Scared to return to work?
Author: Bruce J.Little
You’re free to go back to work. But do you want to?
As the social distancing regulations ease, an increasing number of people have been able to return to their places of work. However, the global infection rate continues to climb, and it is only fitting that we have some reservations and concerns as we pack our briefcases to go.
You may be overreacting
In an article for Forbes, author and professor emeritus at the University of North Carolina at Charlotte, Bryan Robinson writes: “Minimizing the virus isn’t good preparation, but neither is overkill, overblown coverage and over-reactions. It’s easy to freak out when you see these drastic changes and face uncertainty. The key is to remain level-headed, sensible and avoid stressing yourself out.”
Robinson goes on to explain that it is uncertainty that causes most of our anxiety because our minds associate uncertainty with danger. This is when, he says, the brain “assumes the worst, over-personalizes threats and jumps to conclusions.”
The real threat
Taking his cue from the Centers for Disease Control and Prevention, Robinson suggests bearing in mind that 80 per cent of those infected will not get seriously ill and that although there is a high transmission rate, there is a low mortality rate. “However, it’s important to remain vigilant, calm and level-headed and follow recommendations from the experts”, he says.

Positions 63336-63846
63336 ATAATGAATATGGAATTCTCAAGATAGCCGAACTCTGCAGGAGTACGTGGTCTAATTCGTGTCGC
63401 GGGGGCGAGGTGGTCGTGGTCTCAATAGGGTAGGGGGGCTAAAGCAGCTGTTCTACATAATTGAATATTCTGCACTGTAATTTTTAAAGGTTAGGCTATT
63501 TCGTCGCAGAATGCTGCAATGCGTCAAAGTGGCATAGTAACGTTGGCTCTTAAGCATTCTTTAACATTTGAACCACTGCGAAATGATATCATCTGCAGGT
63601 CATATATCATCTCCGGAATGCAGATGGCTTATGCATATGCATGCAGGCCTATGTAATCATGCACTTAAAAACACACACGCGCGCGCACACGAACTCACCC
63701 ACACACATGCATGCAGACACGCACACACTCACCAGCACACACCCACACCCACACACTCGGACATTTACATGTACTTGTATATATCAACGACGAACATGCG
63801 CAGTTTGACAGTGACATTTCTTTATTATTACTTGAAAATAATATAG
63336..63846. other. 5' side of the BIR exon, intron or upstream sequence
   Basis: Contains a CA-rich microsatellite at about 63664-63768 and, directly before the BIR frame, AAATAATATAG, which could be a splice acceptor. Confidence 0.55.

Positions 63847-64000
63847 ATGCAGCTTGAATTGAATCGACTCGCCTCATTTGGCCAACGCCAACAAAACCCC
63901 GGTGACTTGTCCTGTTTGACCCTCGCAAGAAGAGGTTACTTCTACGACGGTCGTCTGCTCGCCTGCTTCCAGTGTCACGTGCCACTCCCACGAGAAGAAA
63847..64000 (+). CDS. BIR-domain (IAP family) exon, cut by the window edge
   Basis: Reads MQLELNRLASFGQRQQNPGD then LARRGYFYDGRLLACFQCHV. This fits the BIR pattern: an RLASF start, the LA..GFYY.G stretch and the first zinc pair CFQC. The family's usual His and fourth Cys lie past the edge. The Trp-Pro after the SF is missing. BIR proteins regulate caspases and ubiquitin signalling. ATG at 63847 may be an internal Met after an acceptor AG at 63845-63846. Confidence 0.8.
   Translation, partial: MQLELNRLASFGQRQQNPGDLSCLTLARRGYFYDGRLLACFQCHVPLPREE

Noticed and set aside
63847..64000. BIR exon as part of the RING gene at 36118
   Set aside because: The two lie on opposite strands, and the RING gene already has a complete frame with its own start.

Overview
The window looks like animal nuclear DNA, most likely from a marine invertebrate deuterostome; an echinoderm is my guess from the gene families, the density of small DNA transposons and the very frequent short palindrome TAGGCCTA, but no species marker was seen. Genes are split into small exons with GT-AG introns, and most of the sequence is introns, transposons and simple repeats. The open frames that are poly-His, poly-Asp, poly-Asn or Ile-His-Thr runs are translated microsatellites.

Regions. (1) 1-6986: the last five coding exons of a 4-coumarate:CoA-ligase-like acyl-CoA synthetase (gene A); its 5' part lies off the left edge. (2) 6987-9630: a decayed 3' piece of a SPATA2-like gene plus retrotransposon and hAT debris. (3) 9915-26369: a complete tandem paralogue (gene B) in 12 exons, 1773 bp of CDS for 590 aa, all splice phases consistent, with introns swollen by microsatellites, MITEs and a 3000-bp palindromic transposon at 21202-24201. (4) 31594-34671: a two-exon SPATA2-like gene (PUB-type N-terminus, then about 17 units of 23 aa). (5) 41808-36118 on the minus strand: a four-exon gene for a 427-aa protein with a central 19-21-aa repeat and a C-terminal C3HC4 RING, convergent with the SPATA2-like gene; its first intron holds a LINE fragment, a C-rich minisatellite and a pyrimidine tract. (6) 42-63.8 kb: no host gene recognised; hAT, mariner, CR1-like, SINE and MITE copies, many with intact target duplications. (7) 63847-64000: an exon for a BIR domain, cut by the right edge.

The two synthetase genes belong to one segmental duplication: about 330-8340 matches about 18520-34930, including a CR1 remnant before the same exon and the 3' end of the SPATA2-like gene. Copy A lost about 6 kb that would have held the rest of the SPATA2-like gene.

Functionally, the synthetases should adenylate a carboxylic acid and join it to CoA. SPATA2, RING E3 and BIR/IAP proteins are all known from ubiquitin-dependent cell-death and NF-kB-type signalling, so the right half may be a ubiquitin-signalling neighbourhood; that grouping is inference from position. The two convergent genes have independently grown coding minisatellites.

There are also mental health challenges posed due to the threat of fear and anxiety
In an interview with Robert Preidt featured on WebMD, psychiatrist Dr Luan Phan says: "Uncertainty and unpredictability can really create an unhealthy amount of fear and stress, especially when it's sustained over such a long period of time."
What can be done
Communicate with your employers and ensure that there are measures and solutions in place to keep you safe. “If there aren't precautions in the workplace, speak up to protect yourself and your co-workers”, advises Dr Phan.
In an article for The New York Times, social psychologist Dr David DeSteno writes that when it comes to distorted fears about this coronavirus, “the solution isn’t to try to think more carefully. It’s to trust the experts.” Ask your employers what expert advice and solutions they are implementing.
WebMD suggests the following helpful tips for returning to work:
Adhere to the recommended safety precautions:
Amongst others; frequent handwashing, keeping sanitizers and disinfectant wipes handy, keeping surfaces clean, wearing a mask and refraining from shaking hands with others during interactions.
Try to maintain a distance of six feet (two meters) between you and the next person, avoid crowded areas, favour meetings on digital platforms and work from home whenever possible.
Try to eat at least five fruits and vegetables every day, stop smoking and limit your intake of alcohol.
Hopefully, this will help it to feel less like going ‘back to the grindstone’ and more like getting ‘back in the saddle’.